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Editorial: Pierre's prerogative

Does Poilievre have a chance of becoming Prime Minister of Canada?
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Call it the Pierre Poilievre conundrum. 

How can a man who is so personally popular within his own party base still be looked on with such wariness by moderates and centrists within the broader national political sphere, particularly within large urban population centres like Vancouver or Toronto? 

According to a recent Leger poll, if an election were held today, the Conservative Party of Canada under Poilievre's leadership would have 28 per cent support in Canada compared to Justin Trudeau’s Liberals at 33 per cent support.

Poilievre won CPC leadership after expressing sympathy for those who believed in the virtues of last January's Freedom Convoy movement, which was seen by many Canadians, (particularly those in Canada's aforementioned large urban population centres), as disruptive and potentially dangerous to civil society.

Now the conservatives' leader, can Poilievre make a more statesmanlike turn and show Canadians he can govern for all, and still bring those who want radical change along with him? His campaign rhetoric was full of libertarian ideology, criticisms of what he deemed overreach in the governments' COVID-19 response, and a belief in restoring "Canadian values."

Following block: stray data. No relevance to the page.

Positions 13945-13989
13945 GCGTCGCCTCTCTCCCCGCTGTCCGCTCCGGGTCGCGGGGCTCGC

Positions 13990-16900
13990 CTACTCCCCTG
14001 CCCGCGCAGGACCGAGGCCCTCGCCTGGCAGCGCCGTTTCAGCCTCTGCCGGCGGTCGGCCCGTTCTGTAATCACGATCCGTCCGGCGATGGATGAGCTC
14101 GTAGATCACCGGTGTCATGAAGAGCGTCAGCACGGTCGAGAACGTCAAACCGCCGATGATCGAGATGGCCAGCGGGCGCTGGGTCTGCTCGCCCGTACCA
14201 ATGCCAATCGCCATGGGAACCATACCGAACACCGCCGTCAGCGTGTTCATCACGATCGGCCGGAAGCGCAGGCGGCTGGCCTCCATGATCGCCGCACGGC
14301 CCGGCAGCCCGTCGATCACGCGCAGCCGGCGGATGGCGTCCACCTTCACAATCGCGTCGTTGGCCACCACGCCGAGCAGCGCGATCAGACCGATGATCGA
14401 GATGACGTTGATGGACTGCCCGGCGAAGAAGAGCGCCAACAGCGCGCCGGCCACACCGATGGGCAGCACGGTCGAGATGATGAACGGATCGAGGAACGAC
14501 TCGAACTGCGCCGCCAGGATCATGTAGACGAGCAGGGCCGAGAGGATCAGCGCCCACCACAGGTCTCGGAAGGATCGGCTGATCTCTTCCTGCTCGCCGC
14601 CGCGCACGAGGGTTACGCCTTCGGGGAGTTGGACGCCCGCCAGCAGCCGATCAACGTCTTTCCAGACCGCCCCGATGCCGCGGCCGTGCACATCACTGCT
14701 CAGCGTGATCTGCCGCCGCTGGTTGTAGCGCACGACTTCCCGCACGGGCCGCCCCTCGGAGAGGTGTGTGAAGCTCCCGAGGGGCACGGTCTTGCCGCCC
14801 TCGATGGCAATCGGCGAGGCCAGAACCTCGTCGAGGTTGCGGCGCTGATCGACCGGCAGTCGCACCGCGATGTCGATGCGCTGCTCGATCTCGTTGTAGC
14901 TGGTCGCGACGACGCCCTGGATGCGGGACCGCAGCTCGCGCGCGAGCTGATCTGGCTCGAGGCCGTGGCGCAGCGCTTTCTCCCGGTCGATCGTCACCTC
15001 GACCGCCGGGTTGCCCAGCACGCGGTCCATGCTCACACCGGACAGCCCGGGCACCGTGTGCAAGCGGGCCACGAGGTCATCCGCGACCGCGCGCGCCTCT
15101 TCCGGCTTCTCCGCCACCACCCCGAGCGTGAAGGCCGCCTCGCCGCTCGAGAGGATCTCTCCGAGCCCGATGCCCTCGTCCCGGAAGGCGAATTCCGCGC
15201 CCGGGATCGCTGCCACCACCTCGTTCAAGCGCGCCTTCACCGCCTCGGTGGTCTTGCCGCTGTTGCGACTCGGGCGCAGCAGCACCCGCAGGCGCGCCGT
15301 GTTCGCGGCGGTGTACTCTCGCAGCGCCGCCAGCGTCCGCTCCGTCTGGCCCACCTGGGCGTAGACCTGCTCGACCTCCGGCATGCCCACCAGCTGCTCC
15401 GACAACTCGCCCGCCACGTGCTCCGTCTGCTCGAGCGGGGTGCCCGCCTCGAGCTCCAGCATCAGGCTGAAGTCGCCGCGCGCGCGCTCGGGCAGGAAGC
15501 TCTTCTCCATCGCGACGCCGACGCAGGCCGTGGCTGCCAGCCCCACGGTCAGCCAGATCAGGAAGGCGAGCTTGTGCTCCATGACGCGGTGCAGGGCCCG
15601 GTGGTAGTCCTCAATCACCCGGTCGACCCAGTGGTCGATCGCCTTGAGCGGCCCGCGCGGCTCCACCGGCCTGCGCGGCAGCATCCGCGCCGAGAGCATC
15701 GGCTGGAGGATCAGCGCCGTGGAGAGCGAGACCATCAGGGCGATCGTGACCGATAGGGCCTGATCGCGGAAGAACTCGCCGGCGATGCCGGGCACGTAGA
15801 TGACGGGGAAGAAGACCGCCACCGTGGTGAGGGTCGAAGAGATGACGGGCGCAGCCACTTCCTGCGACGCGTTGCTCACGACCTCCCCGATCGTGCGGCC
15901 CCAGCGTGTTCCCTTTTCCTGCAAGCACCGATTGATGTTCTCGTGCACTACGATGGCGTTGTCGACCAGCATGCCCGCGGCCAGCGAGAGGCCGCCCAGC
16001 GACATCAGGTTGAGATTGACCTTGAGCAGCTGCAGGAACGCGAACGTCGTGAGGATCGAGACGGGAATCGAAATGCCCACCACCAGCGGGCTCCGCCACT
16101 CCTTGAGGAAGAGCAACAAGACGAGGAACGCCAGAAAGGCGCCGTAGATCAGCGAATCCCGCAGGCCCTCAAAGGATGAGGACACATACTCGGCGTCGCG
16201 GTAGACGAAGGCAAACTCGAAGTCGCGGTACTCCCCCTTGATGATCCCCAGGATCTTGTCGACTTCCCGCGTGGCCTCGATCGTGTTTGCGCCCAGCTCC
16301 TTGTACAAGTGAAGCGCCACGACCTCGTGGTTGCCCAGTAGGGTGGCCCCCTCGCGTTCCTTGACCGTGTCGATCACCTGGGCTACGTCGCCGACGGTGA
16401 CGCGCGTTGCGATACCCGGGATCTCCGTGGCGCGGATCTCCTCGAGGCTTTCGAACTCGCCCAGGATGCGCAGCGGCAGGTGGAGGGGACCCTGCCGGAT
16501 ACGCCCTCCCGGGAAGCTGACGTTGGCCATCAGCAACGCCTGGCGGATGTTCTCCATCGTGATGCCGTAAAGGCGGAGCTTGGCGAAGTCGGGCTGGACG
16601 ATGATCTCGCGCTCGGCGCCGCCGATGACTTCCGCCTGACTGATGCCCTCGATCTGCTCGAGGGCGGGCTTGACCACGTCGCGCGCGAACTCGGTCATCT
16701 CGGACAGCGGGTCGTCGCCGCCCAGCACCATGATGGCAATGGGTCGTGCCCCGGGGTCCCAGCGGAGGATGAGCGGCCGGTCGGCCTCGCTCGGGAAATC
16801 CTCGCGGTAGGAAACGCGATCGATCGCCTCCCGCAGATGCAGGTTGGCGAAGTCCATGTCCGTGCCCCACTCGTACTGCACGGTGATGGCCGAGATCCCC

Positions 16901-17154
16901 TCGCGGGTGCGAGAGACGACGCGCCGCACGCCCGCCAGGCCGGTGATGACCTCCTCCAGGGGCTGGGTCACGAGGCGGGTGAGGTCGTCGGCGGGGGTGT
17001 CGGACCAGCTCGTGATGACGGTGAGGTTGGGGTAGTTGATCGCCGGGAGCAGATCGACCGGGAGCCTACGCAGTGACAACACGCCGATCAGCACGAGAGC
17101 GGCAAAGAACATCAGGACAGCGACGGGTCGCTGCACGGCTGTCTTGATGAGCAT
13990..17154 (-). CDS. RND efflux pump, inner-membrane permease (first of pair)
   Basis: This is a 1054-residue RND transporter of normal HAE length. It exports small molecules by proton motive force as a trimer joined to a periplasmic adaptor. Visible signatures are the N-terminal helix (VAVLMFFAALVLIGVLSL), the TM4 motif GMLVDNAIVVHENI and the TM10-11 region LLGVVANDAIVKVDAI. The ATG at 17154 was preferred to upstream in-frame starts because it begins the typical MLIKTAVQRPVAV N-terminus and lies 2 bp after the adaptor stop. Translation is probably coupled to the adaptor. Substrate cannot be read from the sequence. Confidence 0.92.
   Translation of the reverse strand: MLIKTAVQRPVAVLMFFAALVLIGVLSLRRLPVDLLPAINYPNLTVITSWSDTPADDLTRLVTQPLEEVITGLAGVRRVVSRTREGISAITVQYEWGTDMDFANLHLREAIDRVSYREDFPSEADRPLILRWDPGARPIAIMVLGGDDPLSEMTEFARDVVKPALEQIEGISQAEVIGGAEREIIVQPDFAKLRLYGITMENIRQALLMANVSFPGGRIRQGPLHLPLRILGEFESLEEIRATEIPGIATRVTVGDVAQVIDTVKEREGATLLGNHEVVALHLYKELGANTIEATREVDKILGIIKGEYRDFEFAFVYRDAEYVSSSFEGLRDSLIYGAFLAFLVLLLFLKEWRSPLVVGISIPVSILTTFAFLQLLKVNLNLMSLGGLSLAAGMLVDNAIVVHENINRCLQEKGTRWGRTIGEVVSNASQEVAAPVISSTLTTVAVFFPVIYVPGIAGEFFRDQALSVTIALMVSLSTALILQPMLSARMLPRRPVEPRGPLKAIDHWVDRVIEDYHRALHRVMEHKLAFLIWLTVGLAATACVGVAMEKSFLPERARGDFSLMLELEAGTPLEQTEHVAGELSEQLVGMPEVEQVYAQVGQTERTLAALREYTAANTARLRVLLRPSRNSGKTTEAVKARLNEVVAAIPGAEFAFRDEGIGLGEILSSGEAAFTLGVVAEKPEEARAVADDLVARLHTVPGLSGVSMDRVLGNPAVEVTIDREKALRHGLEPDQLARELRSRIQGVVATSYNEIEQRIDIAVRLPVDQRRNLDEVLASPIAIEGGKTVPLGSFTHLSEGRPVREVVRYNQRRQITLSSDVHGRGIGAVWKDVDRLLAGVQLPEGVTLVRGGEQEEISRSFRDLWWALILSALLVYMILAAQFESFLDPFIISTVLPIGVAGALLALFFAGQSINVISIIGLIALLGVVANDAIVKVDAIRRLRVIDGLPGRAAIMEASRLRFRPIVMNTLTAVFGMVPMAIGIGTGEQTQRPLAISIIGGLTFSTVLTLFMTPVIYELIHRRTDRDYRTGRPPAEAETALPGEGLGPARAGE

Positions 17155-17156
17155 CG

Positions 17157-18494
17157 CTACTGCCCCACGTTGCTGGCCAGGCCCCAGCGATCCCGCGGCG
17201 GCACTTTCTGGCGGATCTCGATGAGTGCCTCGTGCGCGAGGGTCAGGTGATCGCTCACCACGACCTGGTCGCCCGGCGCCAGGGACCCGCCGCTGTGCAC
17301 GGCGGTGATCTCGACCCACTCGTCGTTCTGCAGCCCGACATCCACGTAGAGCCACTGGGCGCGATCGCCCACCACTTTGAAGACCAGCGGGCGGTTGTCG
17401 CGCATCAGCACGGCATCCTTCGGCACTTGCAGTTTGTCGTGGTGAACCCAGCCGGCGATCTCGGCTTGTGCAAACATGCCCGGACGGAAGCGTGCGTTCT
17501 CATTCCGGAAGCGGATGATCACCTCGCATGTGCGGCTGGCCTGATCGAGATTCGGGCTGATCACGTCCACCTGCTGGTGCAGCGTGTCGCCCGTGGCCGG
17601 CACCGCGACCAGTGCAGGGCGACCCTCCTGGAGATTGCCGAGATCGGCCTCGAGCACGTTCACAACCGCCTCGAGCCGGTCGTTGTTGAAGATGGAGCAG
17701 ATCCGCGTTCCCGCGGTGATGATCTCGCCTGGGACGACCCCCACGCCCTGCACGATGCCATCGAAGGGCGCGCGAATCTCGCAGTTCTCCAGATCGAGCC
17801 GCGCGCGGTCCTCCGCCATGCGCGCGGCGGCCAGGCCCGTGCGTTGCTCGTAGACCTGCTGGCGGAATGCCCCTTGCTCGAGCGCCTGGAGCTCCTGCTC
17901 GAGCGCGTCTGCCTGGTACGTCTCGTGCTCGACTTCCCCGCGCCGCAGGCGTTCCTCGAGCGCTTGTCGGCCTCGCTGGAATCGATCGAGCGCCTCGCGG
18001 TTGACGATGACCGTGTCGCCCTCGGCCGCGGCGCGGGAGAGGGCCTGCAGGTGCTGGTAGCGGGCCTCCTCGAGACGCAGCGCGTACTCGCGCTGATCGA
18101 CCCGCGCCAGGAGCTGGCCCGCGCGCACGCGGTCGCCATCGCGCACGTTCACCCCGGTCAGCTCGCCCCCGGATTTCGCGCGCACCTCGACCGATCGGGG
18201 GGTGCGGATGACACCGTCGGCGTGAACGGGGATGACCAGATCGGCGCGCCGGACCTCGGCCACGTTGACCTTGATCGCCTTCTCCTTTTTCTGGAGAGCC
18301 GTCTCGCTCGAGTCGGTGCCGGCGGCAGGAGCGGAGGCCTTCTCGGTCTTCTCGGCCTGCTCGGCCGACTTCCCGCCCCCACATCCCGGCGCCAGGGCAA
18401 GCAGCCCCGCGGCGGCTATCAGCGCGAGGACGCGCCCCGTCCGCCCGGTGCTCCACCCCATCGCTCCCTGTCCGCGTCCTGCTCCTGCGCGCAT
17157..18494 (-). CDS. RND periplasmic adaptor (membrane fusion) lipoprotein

So what are Poilievre’s virtues? And can he turn them into a winning hand to eventually gain the keys of the much-dilapidated 24 Sussex Drive, as he has now done at Stornoway? 

Virtue number one: He’s not Trudeau. The current prime minister’s personal popularity is nowhere near what it once was, and Poilievre should be able to capitalize on that.

Virtue number two: He has managed to fully unite the conservative rank-and-file behind his leadership. The CPC has been its own worst enemy in recent years, but that infighting may now be at an end, with Poilievre securing 68 per cent of the leadership vote. 

Those are Poilievre’s high cards. They are pretty strong on the surface, but they won’t be enough to win on their own.

Does Poilievre have the charm, the management skills, or the luck he needs to persuade a growingly urban Canadian population that he’s their man? Time will tell. 

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